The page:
Case-Shiller Shows Home Prices Up 4.3% From Year Earlier

by devteam December 26th, 2012 | Share

The S&P/Case-Shiller Home Price Indices (HPI)rnreleased this morning outstripped analysts expectations with strong increasesrnin home prices over the 12 months ending in October.  Both the 20-City and the 10-City showedrnanticipated seasonal weaknesses in October itself, however and along with 12 ofrnthe 20 cities, posted a monthly price decrease. </p

The 10-City Composite Index was up 3.4 percent on anrnannual basis in October compared to 2.1 percent in September and the 20-CityrnComposite rose 4.3 percent compared to 3.0 percent.  On a month-over-month basis both compositesrndeclined 0.1 percent.  rnS&P/Case-Shiller presents most of its data on a non-seasonallyrnadjusted basis.</p


In 19 of the 20 cities the annual increase in October wasrnhigher than that in September and only two cities, Chicago and New York, hadrnnegative annual returns.  The recoveryrnseems well established in some markets; for example Phoenix home prices increased for the 13th consecutive month andrnSan Diego for the ninth. </p

David M. Blitzer, Chairman of thernIndex Committee at S&P Dow Jones Indices said, “The October monthly numbers were weaker than September as 12 cities saw prices drop compared to sevenrnthe month before. rnThe five which turned down in Octoberrnbut not in September, were Atlanta,rnDallas, Miami, Minneapolis and Seattle. Among all 20 cities, Chicago was the weakest with prices dropping 1.5%, followed by Boston wherernprices fell 1.4%. Las Vegasrnsaw the strongest one-month gain with prices up 2.8%.</p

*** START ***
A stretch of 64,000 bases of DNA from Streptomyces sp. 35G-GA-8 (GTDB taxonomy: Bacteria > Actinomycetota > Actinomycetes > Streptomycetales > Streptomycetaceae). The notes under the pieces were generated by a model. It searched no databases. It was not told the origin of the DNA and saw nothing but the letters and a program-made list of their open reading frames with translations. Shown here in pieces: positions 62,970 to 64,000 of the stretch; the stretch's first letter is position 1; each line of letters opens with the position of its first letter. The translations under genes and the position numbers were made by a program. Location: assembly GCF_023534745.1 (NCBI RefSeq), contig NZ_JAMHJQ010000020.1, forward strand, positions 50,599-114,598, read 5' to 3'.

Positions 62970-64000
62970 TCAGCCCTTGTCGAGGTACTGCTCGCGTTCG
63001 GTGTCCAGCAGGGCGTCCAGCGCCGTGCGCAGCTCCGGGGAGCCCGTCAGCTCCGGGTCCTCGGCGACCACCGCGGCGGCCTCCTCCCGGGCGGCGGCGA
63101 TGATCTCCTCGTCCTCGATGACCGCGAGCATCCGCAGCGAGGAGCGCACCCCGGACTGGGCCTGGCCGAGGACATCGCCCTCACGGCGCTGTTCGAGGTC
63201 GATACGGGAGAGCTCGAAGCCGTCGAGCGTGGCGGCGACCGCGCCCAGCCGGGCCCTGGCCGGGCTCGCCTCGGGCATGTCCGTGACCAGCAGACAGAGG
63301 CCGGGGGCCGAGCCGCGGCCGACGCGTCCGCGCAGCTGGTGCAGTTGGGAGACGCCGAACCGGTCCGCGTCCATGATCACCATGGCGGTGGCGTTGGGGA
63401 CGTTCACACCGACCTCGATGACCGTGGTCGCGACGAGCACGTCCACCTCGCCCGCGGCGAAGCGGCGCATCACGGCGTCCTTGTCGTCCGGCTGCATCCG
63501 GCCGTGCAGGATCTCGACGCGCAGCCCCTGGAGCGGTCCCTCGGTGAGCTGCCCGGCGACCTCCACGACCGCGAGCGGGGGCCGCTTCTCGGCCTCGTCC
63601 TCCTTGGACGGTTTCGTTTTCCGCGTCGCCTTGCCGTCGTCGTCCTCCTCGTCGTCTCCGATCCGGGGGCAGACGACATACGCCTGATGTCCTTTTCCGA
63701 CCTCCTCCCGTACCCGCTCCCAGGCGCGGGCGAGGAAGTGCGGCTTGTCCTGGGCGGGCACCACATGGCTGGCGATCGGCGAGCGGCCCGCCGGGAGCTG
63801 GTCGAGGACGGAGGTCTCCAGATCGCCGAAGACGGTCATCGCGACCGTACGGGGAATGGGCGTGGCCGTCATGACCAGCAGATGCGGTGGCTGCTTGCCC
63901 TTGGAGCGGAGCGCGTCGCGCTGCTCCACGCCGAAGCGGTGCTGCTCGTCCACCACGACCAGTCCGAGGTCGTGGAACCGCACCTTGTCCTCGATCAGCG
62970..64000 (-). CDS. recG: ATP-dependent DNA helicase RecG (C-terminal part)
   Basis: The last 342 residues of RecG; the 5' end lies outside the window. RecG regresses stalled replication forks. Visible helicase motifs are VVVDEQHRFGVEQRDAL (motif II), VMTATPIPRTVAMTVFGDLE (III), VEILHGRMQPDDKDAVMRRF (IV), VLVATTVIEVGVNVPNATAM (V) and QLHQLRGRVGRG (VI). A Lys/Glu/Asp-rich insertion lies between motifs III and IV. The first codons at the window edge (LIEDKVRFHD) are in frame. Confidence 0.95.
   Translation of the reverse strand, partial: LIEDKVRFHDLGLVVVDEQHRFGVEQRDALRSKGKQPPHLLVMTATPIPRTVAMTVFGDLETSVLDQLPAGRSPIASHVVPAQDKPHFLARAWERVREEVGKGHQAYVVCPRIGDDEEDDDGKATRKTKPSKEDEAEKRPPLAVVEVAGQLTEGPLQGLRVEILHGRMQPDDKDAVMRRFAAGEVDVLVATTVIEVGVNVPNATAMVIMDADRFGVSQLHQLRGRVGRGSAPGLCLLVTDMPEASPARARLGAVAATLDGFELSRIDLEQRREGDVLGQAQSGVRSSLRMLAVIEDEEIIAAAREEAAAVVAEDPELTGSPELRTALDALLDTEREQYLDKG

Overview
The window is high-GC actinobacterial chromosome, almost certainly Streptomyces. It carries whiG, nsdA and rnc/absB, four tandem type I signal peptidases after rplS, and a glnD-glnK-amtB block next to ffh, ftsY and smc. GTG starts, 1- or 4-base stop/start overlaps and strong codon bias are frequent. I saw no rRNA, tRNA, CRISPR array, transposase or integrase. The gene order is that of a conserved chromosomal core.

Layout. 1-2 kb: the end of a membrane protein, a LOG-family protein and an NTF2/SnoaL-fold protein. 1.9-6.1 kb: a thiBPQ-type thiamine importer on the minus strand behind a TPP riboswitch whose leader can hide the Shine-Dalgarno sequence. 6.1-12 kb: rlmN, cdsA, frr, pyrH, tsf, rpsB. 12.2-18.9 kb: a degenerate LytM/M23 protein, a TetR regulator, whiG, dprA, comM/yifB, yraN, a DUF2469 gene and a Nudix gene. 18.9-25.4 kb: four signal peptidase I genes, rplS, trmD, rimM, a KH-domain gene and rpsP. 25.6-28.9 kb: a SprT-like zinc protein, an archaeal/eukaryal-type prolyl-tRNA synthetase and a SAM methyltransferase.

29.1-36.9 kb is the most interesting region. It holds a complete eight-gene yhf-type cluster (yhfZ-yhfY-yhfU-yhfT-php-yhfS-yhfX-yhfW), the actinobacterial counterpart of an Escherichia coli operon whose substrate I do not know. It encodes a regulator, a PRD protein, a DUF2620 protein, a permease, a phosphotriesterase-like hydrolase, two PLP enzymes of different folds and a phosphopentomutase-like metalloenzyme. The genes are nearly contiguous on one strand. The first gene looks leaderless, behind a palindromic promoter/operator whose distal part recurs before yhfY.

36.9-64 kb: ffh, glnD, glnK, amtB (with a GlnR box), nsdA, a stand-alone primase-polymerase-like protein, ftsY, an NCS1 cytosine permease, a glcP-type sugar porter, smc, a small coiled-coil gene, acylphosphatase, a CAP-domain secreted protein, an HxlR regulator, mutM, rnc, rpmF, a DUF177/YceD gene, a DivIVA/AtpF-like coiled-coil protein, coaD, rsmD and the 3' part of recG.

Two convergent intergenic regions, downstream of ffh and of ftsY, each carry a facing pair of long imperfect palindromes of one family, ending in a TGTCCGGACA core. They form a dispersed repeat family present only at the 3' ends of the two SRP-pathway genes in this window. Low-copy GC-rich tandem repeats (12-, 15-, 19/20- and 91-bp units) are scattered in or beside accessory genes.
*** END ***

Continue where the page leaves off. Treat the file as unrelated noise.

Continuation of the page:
“Annual rates of change in home prices are a better indicator of the performance of the housing market than the month-over-month changes,”rnBlitzer said, “because home pricesrntendrnto be lower in fall and winter than inrnspring and summer.  Both the 10- and 20-City Compositesrnand 19 of 20 cities recordedrnhigher annual returnsrnin October 2012 than inrnSeptember. The impact of the seasons can also be seen in the seasonally adjustedrndata where only three cities declined month-to-month. The 10-City Compositernannual rate of +3.4% in October was lower than the 20-CityrnComposite annual figure of +4.3% becausernthe two weaker cities – Chicago and New York – have higherrnweights in the 10-City Composite.”</p

Blitzer said it is clear that thernhousing recovery is gathering strength. rnContinued annual price gains and the strong performances in both thernsouthwest and in California, both of which were strongly affected by thernhousing bust, “confirm that housing is now contributing to therneconomy. Last week’s final revisionrnto third quarter GDP growth showed that housing represented 10% of the growth while accounting for less than 3% of GDP.”</p

Even cities at the bottom arernshowing gains.  Detroit had a 24.2rnpercent annual increase even though prices there are still about 20 percentrnlower than they were 12 years ago.  Blitzerrnalso cited 22.5 percent and 22.1 percent increases in San Francisco and Phoenixrnfrom their recent lows and prices “comfortably higher” than 12 yearsrnago.</p


As of October average home pricesrnnationwide were back to autumn 2003 levels.  Measured from their June/July 2006 peaks, the decline for both Composites is approximately 30% through October 2012 and approximately 35% from the June/July 2006 peak values to theirrnrecent lows in early 2012. The Octoberrn2012 levels for both Compositesrnare about 8.4 to 9% above their early 2012 lows.</p

In October 2012, 12 MSAs and both Compositesrnposted negative month-over-month returns. Detroit,rnLas Vegas, Los Angeles, Phoenix,rnPortland, San Diegornand San Francisco were the only citiesrnthat recorded positive monthly returns. Denverrnremained flat.</p

ThernS&P/Cash Shiller Home Price Index is a composite of single family home price indices for the nine U.S. Census divisionsrnand is calculated quarterly. The 10- and 20-City indices are weighted averages ofrnmetropolitan area indices. Each index has a base value of 100 in January 2000.

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About the Author


Steven A Feinberg (@CPAsteve) of Appletree Business Services LLC, is a PASBA member accountant located in Londonderry, New Hampshire.

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